New Music Friday Vol. 23

A few highlights from the week: A New Zealander, a Columbian-American, a Muslim American, some San Franciscans, some jazz, a few tributes, why I started dancing my butt off, and more...


Rafiq Bhatia - Breaking English

This is an instrumental album from a New York composer and guitariest that manages to blur acoustic and electric instruments with a slight jazz influence and touches of modern classical composition. Fat bass, punchy drums, soulful guitar, weeping strings, and occasional backing vocals, but no lead vocals, this album has weight and heft to it. The press release says:

Bhatia is the first-generation American son of Muslim immigrant parents who trace their ancestry to India by way of East Africa. Early influences such as Jimi Hendrix, John Coltrane, and Madlib—as well as mentors and collaborators including Vijay Iyer and Billy Hart—prompted him to see music as a way to actively shape and represent his own identity, not limited by anyone else’s prescribed perspective.

The Aces - When My Heart Felt Volcanic

All-female pop band a little poppier than Haim and a little less reliant on 80s throwback.

Wye Oak - The Louder I Call, The Faster It Runs

I've been slow to the Wye Oak party. The band's first record was released 10 years ago, but I haven't given their music a serious listen until now. This is smart, swirling indie rock in all its rhythmic, atmospheric glory.

Eels - The Deconstruction

Eels have been around since the mid'90s. I honestly don't know a lot about their output, but his record is wonderfully crisp, cinematic alt-rock.

Sloan - 12

Yet another group that's been around since the mid-'90s that I know shamefully nothing about. Predictably, this is their 12th studio album, and it sounds very Beatles-influenced power-pop music with harmony vocals all over their choruses and occasional handclaps. I like those things.

Clarice Jensen - For This From That Will Be Filled

Ambient, contemporary classical compositions for and by cellist Jensen. Here's an interesting article about the album from NPR's music team.

Joe Lovano & Dave Douglas - Scandal

If you follow modern jazz artists at all, you probably know who Joe Lovano and Dave Douglas are. This is a joint project they call Sound Prints. It's a quintet of players inspired by Wayne Shorter and their interpretation of his legacy and philosophy toward playing. This second album of theirs features 9 new compositions and new arrangements of two classic Wayne Shorter tunes. They claim their aim is to push boundaries, but the result is still pretty great straight-ahead modern jazz.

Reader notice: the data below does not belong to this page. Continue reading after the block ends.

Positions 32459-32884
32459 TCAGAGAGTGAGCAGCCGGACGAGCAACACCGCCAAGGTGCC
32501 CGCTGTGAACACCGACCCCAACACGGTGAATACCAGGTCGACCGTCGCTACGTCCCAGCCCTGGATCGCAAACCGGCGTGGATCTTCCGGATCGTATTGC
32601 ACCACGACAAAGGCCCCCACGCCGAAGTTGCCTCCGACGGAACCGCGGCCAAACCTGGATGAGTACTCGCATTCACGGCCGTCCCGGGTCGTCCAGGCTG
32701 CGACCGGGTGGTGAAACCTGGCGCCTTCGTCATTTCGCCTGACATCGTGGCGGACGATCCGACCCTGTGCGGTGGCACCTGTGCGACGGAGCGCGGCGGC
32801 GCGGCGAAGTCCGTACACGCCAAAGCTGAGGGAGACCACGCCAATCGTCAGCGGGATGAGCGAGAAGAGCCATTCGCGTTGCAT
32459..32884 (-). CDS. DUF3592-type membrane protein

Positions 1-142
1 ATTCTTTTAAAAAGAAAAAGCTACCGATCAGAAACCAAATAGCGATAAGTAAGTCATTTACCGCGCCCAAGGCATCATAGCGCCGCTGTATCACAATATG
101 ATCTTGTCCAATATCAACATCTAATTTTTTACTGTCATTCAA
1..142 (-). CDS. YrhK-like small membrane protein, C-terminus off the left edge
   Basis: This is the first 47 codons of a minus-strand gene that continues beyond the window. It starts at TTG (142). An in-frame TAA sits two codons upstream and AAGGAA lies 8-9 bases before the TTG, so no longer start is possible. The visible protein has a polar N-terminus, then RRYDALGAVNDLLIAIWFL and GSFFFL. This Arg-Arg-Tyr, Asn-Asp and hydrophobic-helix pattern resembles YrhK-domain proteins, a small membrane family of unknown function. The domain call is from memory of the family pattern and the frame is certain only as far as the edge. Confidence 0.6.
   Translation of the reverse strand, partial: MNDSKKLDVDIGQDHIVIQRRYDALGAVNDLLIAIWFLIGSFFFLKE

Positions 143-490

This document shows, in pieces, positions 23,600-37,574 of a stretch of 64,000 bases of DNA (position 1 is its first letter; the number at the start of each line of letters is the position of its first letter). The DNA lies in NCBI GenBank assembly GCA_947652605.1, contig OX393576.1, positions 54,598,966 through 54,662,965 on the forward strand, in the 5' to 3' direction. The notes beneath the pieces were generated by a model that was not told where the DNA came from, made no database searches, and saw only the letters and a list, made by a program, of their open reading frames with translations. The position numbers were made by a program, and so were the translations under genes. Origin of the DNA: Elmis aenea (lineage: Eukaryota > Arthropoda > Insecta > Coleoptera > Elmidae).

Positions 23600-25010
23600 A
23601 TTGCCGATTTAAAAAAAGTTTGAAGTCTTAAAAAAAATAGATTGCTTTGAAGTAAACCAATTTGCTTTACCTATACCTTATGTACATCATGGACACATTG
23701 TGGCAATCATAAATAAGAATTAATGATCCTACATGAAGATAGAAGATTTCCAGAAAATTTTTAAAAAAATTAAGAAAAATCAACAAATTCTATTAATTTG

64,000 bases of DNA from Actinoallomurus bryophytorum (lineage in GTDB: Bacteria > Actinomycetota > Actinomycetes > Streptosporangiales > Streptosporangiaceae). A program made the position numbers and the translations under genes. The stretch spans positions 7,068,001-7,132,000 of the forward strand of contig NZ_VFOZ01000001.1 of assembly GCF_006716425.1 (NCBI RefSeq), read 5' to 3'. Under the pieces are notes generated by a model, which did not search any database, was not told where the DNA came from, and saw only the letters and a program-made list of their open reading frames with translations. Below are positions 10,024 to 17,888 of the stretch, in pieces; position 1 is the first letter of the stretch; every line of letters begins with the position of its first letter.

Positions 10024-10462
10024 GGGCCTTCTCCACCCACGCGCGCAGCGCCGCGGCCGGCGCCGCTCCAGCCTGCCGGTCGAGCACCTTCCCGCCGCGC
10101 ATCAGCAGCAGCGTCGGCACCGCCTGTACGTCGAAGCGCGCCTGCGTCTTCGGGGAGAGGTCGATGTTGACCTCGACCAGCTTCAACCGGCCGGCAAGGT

Blackberry Smoke - Find a Light

Rip-Roarin’ Southern rock in all the best ways.

I was already grooving from the outset of the track below. I was not ready for what happened to me at 2:15. I was basically dancing like a fool around the house. I couldn't help it. Do yourself a favor and listen to this immediately.

Various Artists - Revamp
Various Artists - Restoration

Elton John is from a different generation of pop stars than the ones covering his songs on these two tributes. What’s most striking to me is Elton got his start at a time when melody was more of a focus in pop music and lyric content was often more story based, so it's fascinating to me to hear modern pop musicians singing long, deliberate melodies in a way that they don't often do.

Anyway, there are two Elton John tribute albums this week. Revamp has pop artists taking a stab at his work, and Restoration is a lineup of country music stars doing the same.

Various Artists - Forever Words

Forever Words is a collection of well-known musicians setting unused Johnny Cash texts to music. It's seems like mainly a project for alt-country and bluegrass fans, but there are nods to classic rock and jazz fans, too. Oh, and I suppose Johnny Cash fans might find something interesting about it, as well. <wink>

Kali Uchis - Isolation

Kali Uchis is a young Columbian-American artist blending modern R&B/pop music with classic soul inspiration. 

Gin Wigmore - Ivory

Man, I’m sucker for a lot of things, but horns and organ are high on that list. I’m also very intrigued by people destroying their voices in interesting ways. I wouldn’t really want to do it, but I don’t have to.

I’ve previously written about Asaf Avidan, a man from Israel with a wildly unique voice. Gin Wigmore is a woman from New Zealand whose voice strongly reminds me of Avidan’s.
Wigmore is a major star in New Zealand, but this is a needle drop discovery for me. I had never heard her before pressing play on a few cuts of this new one. It’s gritty, lively, rocking, powerful pop music. I love this. The songs, the production, her wild voice. I will definitely be visiting her three previous albums, the first of which was recorded with Ryan Adams’ former band, The Cardinals. That seems very crazy to me. I will listen. 

En Vogue - Electric Café

When I started this project exploring new music, I didn’t anticipate coming across new music from artists I had completely forgotten about. It‘s fun to see who’s updating their sounds and how. Of course, En Vogue was huge in the ‘90s, and there are occasional echoes of that classic En Vogue sound. Otherwise, this is pretty straightforward, no-frills R&B. 

The Family Crest - The War: Act I

The Family Crest is a band/collective here in the Bay Area. As I understand it, many of the members studied together at the San Francisco Conservatory of Music, and they often expand their collective to record with as many people as possible. I serve on the SF Chapter Recording Academy Board with one of the group's permanent members, and I really admire this band.

Much of what they do is very dramatic orchestral pop music with huge arrangements. I loved their debut album, and I can't wait to listen to more.

Brian HinmanComment